The lessons learned for online instruction derived from the The Seven Principles for Good Practice in Online Courses were well explained (Thomas, 2010, p. 220-222).  The use of these principles inherently required an understanding of your learner’s needs and characteristics.  For example, “Lesson derived from Principle 5: Online courses need deadlines” (Thomas, 2010, p. 222) requires an understanding of whether the learner is working on the course as a full-time student or in conjunction with a full-time job.   This is also true of concepts discussed related to the constructivist approach such as the concept of situated learning (Thomas, 2010, p. 243), for which you would need to understand the learner’s environment and how they will be using the information. 

In addition to the implicit requirement to understand learner needs when designing learning, constructivist learning directly solicits learning needs during learning by allowing, “the negotiation, rather than imposition, of goals and objectives” (Thomas, 2010, p. 244).  I am still somewhat unsure of how this would practically work and how learning could be assessed or quantifiably compared.  Other works described by Thomas (2010) such as Driscoll’s constructivist conditions for learning (p. 249-250) did not clarify for me how this could be practically implemented.  In fact, Savery and Duffy’s Constructivist/Problem Based Learning-based Design Principle seems to contradict this by stating that, “learners’ goals must be consistent with the instructional goals” (Thomas, 2010, p. 252).  Figure 3.10 (Thomas, 2010, p. 254) also shows the teacher setting the goals in Laurillard’s Conversational Framework.  Although constructivist design models are described by Thomas (2010), how to practically resolve the problem of assessment when goals and objectives are not standardized is not detailed although the issue is recognized.  It is identified that “Constructivist models advocate personal goal-setting by learners and diverse learning activities that may vary from learner to learner; therefore, objective tests are not suitable for evaluating the success of instruction, since different students learn different things in different ways” (p. 259-260).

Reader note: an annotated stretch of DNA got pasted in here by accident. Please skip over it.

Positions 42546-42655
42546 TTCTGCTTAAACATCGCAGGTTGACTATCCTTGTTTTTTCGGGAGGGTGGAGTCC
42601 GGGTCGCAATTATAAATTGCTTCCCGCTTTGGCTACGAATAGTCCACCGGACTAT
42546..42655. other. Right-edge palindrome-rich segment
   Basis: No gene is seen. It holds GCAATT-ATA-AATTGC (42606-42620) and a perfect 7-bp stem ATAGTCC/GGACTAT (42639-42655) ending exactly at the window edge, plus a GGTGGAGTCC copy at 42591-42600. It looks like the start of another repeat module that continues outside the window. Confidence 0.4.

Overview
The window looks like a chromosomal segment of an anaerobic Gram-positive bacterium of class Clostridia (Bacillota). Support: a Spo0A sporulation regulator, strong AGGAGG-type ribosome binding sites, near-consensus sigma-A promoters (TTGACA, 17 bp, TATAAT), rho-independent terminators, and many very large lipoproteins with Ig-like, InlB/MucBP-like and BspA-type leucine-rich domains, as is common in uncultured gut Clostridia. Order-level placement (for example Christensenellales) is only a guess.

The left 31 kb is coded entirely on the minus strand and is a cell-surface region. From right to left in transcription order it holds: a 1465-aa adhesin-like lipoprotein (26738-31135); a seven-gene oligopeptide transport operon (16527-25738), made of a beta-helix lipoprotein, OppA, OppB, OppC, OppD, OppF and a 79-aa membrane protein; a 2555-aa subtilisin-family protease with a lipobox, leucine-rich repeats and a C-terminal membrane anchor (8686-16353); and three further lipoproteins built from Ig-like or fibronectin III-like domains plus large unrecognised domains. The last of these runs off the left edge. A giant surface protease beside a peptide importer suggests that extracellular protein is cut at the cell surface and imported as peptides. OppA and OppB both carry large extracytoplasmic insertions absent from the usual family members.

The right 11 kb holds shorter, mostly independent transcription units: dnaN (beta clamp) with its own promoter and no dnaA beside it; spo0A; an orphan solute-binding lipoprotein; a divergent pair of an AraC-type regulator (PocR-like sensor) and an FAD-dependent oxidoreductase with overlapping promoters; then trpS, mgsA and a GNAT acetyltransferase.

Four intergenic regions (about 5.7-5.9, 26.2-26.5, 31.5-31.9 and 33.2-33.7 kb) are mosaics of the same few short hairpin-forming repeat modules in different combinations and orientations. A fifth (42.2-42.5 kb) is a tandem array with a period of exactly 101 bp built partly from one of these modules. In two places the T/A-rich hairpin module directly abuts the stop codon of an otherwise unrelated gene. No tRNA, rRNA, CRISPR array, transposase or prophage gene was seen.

When discussing the constructivist approach, Thomas (2010) points out a continuum rather a binary description should be used to describe the learner (p. 247).  Although specifically directed towards the constructivist approach, this should be the case whenever describing learners as they will enter the course with a range of experience, knowledge and skillsets and it is the range that should be described. 

I also had one observation not directly related to understanding the needs and characteristics of the learners.  I found it interesting that some models such as the Smith and Ragan’s Model (Thomas, 2010, p. 201) and the Morrison, Ross and Kemp Model (Thomas, 2010, p. 199), do not break out assessment creation as a specific early step.  As Thomas (2010) notes, setting up assessment tools prior to developing the instructional strategy ensures that the instruction is correctly focused (p. 198). 


Bates, T. (2014, September 9). Is the ADDIE model appropriate for teaching in a digital age? [Blog post]

Kirschner, P. (2017). Stop propagating the learning styles myth. Computers & Education, 106, 166-171.

Thomas, P. Y. (2010). Learning and instructional systems design. In Towards developing a web-based blended learning environment at the University of Botswana. (Doctoral dissertation).